March 6, 2015
by Erik Wilson
RCO Legal, P.S. – USFN Member (Arkansas, Oregon, Washington)
Since August 4, 2013, the Oregon Foreclosure Avoidance Program requires certain beneficiaries to engage in mediation with grantors prior to filing judicial and nonjudicial foreclosures. For background on this program, see “Mediation Updates from Four States: [including] Oregon,” USFN Report (summer 2013 ed.).
The mediation program extends the overall foreclosure timeline that a beneficiary faces when foreclosing a residential trust deed in Oregon. When a beneficiary, or its servicing agent, initiates a pre-foreclosure mediation, the waiting begins. Mediation Case Manager (MCM) can set a first conference date up to 85 days out from the date that the beneficiary begins the process. In MCM’s report to the Oregon Foreclosure Avoidance Program Advisory Committee, it is noted that “initial sessions rarely occur on the notice date” [MCM Advisory Committee Report delivered June 26, 2014]. MCM reports that 62 percent of cases met at least two times, with 24 percent meeting more than two times. The program allows the neutral facilitator to schedule a subsequent session over a party’s objection one time. Any further subsequent sessions must be set by mutual agreement of the parties. With an average of 60 days between sessions, this adds a substantial delay to a beneficiary or servicer filing a foreclosure action.
Beneficiaries are required to provide “… a description of any additional documents the beneficiary requires to evaluate the grantor’s eligibility for a foreclosure avoidance measure …” [ORS 86.729(4)(b)(H)]. However, document issues remain the primary cause of delay. [MCM Advisory Committee Report delivered June 26, 2014].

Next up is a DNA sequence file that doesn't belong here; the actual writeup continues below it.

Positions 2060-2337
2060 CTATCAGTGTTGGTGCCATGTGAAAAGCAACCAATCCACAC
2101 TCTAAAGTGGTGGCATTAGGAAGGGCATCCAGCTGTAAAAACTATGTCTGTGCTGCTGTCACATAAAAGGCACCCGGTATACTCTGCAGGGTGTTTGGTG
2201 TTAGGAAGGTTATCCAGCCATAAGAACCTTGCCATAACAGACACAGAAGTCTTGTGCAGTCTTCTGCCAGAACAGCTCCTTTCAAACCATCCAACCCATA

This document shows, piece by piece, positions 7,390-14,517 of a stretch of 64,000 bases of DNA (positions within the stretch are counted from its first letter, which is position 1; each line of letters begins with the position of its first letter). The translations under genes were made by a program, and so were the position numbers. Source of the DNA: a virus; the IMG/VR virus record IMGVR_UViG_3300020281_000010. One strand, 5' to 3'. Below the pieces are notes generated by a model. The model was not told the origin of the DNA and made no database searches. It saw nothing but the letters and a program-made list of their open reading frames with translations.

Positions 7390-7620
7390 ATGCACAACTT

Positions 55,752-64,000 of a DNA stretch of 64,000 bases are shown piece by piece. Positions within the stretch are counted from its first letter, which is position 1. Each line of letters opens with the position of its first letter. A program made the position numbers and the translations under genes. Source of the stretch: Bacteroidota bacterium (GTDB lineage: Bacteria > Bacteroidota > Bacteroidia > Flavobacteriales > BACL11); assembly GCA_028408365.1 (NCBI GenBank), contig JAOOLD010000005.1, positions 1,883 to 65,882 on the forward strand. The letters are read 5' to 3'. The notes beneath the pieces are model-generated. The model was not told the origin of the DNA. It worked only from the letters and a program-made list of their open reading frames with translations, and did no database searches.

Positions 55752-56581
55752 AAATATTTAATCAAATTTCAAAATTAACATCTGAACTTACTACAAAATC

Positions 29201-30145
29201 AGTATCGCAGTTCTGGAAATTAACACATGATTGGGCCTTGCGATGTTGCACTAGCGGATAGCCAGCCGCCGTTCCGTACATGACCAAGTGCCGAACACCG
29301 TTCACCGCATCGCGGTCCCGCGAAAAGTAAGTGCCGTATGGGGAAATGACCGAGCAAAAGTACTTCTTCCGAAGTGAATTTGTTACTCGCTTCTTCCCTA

Very often, grantors will attend a first resolution conference without having provided a complete loss mitigation application to the beneficiary. This can turn the first conference into a document collection and coordination session, rather than a discussion about options available to cure the default. Reaching out to the grantor through its housing counselor, or attorney, to identify the missing and necessary documents is a good first step to shorten the timeline and reach resolution. To this end, good working relationships among the repeat players have been key in resolving document issues in advance of first conferences, and lead to more substantive and meaningful discussion of foreclosure alternatives during the session. The other way that beneficiaries can combat delay is to withhold consent from scheduling subsequent conferences. This limits the number to two conferences, unless all parties agree to another. Restricting the number of conferences in this manner has resulted in more grantors coming to the table with complete packages at the first meeting.
Beneficiaries and servicers are naturally sensitive to increased delays in the already-lengthy Oregon foreclosure process. By taking proactive steps to prevent delays and providing borrowers with clear instructions when notifying them of missing or incomplete loss mitigation applications, timelines to resolve the default or begin foreclosure can be shortened considerably.
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